I'm still undecided between A and C...all I'm saying is don't exalt B and don't eliminate C.

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PostPosted: Thu May 21, 2015 5:54 pm 
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mountain dude wrote:
Almost all of us will, at some point, encounter welfare programs in our lives to some degree.

To me, this is exactly why we don't need to know a whole lot about the topic. We are going to learn about it eventually, and honestly until we actually encounter the system in our daily lives I feel rather un-credible debating issues that the judge has a better understanding of than I do (though I get that I'm supposed to overcome that through research and whatnot, not everyone can or will).
mountain dude wrote:
Also, I'd guess that about one in five of next year's TPers debated CJS 3 years ago, and many of those that didn't were around that year, and probably learned something about the topic.
^so much this. Too narrow for one (even though I agree with what Hammy and Andy had to say), and honestly it isn't a major departure from what we've had for the last few domestic resolutions.
I'm quite likely to go with Agricultural policy.
As far as LD, C >/= B > A in my opinion.

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PostPosted: Thu May 21, 2015 6:34 pm 
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mountain dude wrote:
Ultimately if education is the goal then it'd probably be better to have a good understanding of welfare programs than a deep understanding of the federal court system. Almost all of us will, at some point, encounter welfare programs in our lives to some degree. I hope that none of us have to appear before a court, and it's pretty likely that we won't.

I completely understand that this is an important thing to learn about and I certainly believe that changes to Social Security ect. probably need to take place but considering the likely bias we would be risking by selecting this resolution I'm inclined to attempt learning about Social Security elsewhere and vote for a resolution that's possible more debatable and less one sided. After reading the NCFCA's comments about the resolutions and considering the value of doing a possible fresher and newer topic than B I'll probably vote for resolution A.

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PostPosted: Thu May 21, 2015 6:51 pm 
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As far as the TP resolutions go, I am definitely leaning toward A. C would have too much judge bias in my view, and I have no desire to debate entitlement programs all year. B would be substantially better, but it is narrower than I would like. True, cases would be more specific, but they would all be very similar. Getting a decent number of cases may not be a problem with B, but I think getting a sufficient variety of significant cases would be, at least in contrast to agriculture. An additional point to consider is the nature of impacts; in A the main impacts would be economics-based, whereas with B impacts would focus on justice. Not only do I think economics would be more enjoyable, but also that it would be more relevant to the judges. The Federal Court System certainly is important, but its effects on our daily lives are far less noticeable than that of agricultural policy and its economic effects. So, in my view, A > B >> C. Just my two cents. :)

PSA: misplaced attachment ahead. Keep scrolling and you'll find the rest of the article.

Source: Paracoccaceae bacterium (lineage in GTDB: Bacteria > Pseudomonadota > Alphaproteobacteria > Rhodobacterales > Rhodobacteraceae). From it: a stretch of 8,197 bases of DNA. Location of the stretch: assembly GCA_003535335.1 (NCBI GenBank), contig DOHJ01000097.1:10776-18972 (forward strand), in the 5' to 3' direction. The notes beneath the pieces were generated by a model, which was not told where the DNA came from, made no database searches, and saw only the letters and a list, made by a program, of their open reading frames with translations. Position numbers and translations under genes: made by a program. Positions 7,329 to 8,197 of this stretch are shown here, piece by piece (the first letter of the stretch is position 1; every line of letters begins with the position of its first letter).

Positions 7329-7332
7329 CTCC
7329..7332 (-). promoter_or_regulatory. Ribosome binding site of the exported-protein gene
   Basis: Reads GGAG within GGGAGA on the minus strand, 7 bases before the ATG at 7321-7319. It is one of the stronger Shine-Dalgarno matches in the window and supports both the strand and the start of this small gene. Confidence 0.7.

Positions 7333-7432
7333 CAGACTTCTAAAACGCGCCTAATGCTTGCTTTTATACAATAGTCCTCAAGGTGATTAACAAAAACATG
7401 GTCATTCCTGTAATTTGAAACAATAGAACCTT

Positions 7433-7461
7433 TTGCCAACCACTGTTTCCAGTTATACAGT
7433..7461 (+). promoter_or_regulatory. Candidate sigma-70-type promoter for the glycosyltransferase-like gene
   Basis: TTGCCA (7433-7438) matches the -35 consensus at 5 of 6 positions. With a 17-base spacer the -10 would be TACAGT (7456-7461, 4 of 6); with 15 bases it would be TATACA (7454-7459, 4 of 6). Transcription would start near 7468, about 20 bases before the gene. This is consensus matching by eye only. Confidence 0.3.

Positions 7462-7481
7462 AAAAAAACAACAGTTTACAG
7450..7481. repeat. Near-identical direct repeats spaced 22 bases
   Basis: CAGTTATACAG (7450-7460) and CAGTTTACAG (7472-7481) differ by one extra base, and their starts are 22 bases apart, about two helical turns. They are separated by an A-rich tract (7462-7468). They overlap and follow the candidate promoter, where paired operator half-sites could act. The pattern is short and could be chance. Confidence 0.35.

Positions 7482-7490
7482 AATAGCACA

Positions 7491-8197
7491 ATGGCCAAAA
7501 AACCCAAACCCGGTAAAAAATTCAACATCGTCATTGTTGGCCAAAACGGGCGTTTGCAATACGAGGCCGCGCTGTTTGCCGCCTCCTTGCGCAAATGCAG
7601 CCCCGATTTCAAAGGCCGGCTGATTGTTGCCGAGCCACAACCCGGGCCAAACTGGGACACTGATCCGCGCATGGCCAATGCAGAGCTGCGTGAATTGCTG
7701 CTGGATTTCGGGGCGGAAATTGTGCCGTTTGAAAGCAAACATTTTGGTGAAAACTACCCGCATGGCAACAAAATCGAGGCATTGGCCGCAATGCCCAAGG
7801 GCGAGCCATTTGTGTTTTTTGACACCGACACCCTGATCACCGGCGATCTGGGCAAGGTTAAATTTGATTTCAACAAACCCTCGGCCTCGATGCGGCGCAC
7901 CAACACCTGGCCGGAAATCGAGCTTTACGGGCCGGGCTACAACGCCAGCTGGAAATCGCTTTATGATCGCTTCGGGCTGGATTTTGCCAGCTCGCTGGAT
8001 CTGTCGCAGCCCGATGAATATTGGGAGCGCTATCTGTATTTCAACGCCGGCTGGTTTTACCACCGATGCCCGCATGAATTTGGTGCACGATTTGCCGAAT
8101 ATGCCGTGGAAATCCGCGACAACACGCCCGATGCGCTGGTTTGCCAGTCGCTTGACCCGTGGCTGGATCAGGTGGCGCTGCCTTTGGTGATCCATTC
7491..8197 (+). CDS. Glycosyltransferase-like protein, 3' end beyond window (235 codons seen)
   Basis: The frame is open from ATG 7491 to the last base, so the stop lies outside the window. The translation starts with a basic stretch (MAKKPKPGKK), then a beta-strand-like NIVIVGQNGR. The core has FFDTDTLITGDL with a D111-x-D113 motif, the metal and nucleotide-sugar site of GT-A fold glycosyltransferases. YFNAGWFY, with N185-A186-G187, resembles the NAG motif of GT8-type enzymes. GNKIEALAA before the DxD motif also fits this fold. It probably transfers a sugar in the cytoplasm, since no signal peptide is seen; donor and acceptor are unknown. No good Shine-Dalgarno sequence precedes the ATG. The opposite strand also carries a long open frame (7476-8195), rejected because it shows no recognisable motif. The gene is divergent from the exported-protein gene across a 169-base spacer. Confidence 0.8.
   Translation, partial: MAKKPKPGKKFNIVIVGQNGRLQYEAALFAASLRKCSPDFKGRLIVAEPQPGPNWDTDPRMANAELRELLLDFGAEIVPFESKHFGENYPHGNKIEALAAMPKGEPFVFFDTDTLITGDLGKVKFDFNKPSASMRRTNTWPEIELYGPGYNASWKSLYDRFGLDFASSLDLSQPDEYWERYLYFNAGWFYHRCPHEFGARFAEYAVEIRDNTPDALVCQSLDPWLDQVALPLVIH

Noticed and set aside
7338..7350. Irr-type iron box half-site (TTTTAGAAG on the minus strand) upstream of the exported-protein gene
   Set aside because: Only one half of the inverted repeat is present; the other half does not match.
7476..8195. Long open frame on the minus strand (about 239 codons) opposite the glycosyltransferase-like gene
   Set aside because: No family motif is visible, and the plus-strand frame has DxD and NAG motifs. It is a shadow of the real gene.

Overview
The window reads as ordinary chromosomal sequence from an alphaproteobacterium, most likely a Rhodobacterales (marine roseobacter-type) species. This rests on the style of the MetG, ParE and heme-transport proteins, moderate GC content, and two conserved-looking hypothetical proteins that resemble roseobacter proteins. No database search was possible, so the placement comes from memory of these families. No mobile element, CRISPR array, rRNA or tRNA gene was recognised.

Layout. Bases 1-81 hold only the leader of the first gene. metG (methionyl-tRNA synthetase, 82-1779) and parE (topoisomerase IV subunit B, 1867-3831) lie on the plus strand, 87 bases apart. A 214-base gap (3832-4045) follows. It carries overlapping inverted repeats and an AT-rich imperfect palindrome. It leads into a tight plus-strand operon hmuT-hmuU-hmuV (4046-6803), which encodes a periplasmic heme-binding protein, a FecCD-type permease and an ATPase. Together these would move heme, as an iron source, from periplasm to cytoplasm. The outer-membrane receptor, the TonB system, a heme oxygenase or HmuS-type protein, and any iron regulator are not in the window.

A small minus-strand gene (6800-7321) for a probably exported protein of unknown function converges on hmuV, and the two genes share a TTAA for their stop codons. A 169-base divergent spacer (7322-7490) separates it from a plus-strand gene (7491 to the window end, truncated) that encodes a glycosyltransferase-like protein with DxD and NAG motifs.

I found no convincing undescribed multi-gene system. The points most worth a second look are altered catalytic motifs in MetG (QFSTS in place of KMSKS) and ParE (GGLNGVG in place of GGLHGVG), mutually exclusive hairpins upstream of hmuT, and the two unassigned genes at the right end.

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PostPosted: Mon May 25, 2015 5:17 pm 
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I don't see B as narrow at all. B would include a good half of the cases run during CJS year, maybe more, PLUS all kinds of civil court reforms, PLUS reforms to higher levels of court and even the supreme court (including a lot of stuff run Election Law year). I would argue that B is probably a lot more broad than Election Law or Criminal Justice System.

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PostPosted: Tue May 26, 2015 1:19 am 
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mendicant2 wrote:
B: Oh the judge bias. It seems like all the neg would have to do is connect Roe v Wade to Judicial Activism and the debate is over. Seriously. I'd love to have this debate in a different league, but I don't think it would work in the NCFCA due to the insane bias against Judicial Activism.


Just a note with the people who say B won't have much problems with judge bias, Guys, medicant is right. Stuff like Roe vs. Wade is what Judicial Activism is. Option B would clearly be biased neg. There's pretty big judge bias with all the options, even B. So IMO judge bias shouldn't really be an issue in deciding which LD option to go with.